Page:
The Loire River

Quiet stretch of the Loire (or Liger River) in the French region of Anjou.
Quiet stretch of the Loire (or Liger River) in the French region of Anjou.

5. Description

The longest river in France, the 630-mile-long Loire, drains 21% of Metropolitan France's land area. It arises from the mountainous area around Ardeche, close to Mont Gerbier de Jonc. The Loire River has eight river tributaries. It starts its flow from the Massif Central area of France, and continues on down through the north of the country, and then traveling 620 miles further. In so doing, it is seen winding its way past Nevers and Orleans, then flows out west past Tours, Nantes, and St. Nazaire before finally emptying into the Atlantic Ocean. Along the way, dikes have been set up due to the seasonal flooding that occurs along its banks. The river also flows past the Loire Valley, to which it gave its name, and through six French departments. The valley is a UNESCO World Heritage Site that is dotted with countless chateaus, and many wineries and vineyards as well.

4. Historical Role

The Loire River and its surrounding regions were first inhabited by Neanderthal man around the Middle Paleolithic period. Then, from 5000-4000 BC, modern man took over and started cultivating the land and raising livestock there. Starting around 1500 BC and continuing on into around 500 BC, the Carnutes people arrived in the area of Orleans. The Celts built a trading route with the Greeks here in 600 BC that lasted for 2,000 years. In 52 BC, the Romans built a city in Tours. The 5th Century brought the Alemanni and the Franks to the Loire area. Then, the Iranian tribe of Alans came to settle in Gaul. The 9th Century saw the Vikings plunder the west of France, and on numerous occasions in the Middle Ages and beyond the English also came, and once left with the French heroine Joan of Arc at their heels.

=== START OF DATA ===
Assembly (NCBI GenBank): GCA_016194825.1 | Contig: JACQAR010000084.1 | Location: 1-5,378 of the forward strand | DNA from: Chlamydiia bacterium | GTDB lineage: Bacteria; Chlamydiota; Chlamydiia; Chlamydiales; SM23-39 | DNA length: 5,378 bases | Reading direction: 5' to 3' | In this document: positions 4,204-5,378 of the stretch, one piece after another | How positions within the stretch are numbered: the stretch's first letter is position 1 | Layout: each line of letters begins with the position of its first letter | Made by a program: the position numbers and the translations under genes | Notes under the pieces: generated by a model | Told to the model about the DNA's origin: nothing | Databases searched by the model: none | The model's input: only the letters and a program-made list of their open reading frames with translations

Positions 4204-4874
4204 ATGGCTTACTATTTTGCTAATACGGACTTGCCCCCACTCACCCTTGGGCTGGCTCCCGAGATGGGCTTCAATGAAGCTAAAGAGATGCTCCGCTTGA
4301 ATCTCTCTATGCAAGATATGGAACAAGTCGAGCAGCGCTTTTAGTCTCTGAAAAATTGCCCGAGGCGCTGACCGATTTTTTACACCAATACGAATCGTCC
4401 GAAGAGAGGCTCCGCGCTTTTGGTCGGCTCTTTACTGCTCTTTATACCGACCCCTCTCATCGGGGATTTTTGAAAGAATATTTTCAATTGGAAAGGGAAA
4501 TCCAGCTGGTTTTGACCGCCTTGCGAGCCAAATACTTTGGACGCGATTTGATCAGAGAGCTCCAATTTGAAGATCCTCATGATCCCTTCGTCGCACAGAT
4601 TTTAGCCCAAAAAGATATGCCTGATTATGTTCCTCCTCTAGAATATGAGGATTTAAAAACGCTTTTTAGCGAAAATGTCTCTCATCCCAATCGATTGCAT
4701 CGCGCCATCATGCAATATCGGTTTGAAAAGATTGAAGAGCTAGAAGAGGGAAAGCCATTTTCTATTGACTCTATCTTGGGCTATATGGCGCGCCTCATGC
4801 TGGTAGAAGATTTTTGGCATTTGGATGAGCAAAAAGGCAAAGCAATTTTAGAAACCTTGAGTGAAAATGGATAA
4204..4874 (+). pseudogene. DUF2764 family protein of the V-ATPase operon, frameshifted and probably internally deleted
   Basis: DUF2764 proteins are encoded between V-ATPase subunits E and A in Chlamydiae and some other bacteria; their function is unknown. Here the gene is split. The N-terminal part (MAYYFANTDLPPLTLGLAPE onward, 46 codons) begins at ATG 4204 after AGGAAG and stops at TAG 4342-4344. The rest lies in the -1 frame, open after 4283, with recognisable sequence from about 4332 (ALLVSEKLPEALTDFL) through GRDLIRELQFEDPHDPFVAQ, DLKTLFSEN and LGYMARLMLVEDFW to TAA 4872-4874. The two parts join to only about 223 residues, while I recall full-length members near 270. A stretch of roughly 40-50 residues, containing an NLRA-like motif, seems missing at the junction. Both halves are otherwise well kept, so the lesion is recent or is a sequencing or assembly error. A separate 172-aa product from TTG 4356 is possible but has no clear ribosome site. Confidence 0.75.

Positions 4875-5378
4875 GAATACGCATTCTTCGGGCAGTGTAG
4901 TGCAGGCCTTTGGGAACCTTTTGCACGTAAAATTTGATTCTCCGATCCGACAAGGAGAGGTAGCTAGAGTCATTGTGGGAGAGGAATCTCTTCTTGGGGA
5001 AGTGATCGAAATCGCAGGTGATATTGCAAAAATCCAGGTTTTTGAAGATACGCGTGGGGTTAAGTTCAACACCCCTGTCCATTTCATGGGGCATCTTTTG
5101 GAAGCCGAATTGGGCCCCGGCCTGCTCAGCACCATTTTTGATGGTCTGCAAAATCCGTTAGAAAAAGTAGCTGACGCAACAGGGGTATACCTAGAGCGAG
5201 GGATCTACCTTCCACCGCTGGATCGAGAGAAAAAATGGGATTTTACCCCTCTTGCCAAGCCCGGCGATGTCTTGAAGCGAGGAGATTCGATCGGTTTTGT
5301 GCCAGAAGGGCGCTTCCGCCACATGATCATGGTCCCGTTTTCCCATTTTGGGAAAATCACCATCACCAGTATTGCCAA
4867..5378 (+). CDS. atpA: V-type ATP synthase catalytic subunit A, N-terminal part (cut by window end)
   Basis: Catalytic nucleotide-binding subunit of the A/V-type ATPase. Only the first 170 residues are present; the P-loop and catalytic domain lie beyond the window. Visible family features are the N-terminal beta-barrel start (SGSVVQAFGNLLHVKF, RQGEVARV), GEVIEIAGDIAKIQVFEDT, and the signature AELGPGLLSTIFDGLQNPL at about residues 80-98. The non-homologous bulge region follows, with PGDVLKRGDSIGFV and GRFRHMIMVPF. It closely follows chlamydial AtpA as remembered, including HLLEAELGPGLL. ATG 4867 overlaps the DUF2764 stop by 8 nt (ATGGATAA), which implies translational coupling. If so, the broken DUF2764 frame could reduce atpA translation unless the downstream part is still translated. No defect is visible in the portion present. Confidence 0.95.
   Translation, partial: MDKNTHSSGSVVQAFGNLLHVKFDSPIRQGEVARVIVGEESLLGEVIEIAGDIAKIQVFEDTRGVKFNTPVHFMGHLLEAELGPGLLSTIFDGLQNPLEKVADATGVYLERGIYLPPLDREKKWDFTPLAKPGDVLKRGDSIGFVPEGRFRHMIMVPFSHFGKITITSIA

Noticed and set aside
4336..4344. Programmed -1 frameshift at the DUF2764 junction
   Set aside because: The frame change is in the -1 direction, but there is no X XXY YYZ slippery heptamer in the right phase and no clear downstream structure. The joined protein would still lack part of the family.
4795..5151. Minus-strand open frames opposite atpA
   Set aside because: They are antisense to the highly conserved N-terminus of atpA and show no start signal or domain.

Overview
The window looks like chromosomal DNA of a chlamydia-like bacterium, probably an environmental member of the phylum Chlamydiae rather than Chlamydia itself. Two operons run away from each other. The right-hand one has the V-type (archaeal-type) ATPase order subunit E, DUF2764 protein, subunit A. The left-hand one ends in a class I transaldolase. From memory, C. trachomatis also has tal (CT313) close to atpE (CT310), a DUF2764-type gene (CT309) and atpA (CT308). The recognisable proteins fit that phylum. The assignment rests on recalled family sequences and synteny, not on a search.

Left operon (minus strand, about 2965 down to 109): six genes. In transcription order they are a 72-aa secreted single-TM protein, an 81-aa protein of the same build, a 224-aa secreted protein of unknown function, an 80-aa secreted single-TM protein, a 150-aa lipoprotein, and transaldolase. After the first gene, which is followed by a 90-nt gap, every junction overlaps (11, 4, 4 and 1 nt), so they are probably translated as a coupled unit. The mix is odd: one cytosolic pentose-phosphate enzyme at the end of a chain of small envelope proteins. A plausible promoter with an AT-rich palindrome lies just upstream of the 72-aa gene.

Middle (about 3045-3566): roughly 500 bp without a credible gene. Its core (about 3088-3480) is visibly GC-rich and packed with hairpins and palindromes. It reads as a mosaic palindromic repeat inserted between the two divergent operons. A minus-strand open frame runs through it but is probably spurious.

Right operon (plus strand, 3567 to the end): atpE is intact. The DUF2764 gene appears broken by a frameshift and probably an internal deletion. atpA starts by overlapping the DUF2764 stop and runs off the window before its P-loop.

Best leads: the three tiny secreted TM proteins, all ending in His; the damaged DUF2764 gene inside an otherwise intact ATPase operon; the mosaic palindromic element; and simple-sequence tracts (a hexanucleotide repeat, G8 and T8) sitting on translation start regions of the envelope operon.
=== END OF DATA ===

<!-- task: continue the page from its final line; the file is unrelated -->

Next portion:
3. Modern Significance

Tourism plays a major role in the Loire River, including benefiting the economies of the towns and cities that the river flows past on its way into the Atlantic. Tours, Orleans, Angers, and Amboise are among the ancient settlements that the Romans established that today have remained viable modern centers while not losing sight of their respective historical significance. The hundreds of palaces and castles in the Loire Valley, including many excellent wineries and vineyards, welcome visitors during tour hours. The architecture and gardens of the many splendid and opulent residences of royalty and their courts are represented here, dating from the 10th Century and onward. Loire's wineries and their own histories date back to the First Century AD as well. Boating trips also make a trip to the Loire River a perfect destination.

2. Habitat and Biodiversity

The Loire River flows past many types of habitats and forests, including mountain forests and meadows. Pine, oak, and beech trees grow in the Loire Valley. There are many fruit trees near the Atlantic Coast of the river. These are apples, cherries, quinces, and pears there, as well as melons growing along the ground. There are 164 bird species to be found here, such as gulls, ducks, swans, geese, and other forest-dwelling avian species as well. Atlantic salmon, Sea trout, eels, catfish, Rock bass, and bullheads are just some of the 57 fish species found in the Loire River. The topography in the middle stretch of the river features limestone caves that served as the homes for many prehistoric people.

1. Environmental Threats and Territorial Disputes

The Loire River has been the subject of several controversies since the French government set forth plans to build dams on it for water storage and flood prevention since 1986. The plans also always involved of loss of wildlife habitat, and for that reason the World Wide Fund for Nature (WWF) has always opposed such projects in the region. Eventually, the French government relented, and the dam project was shelved in 1990. The WWF and the European Union's “LIFE” program gave about $9 million USD to the Loire Nature Project so that it could work to restore the habitats and ecosystem of the Loire River. In 1998, the last of the three dams that were decommissioned, an effort which would allow around 100,000 Loire salmon to swim upriver once again, was finally shut down.


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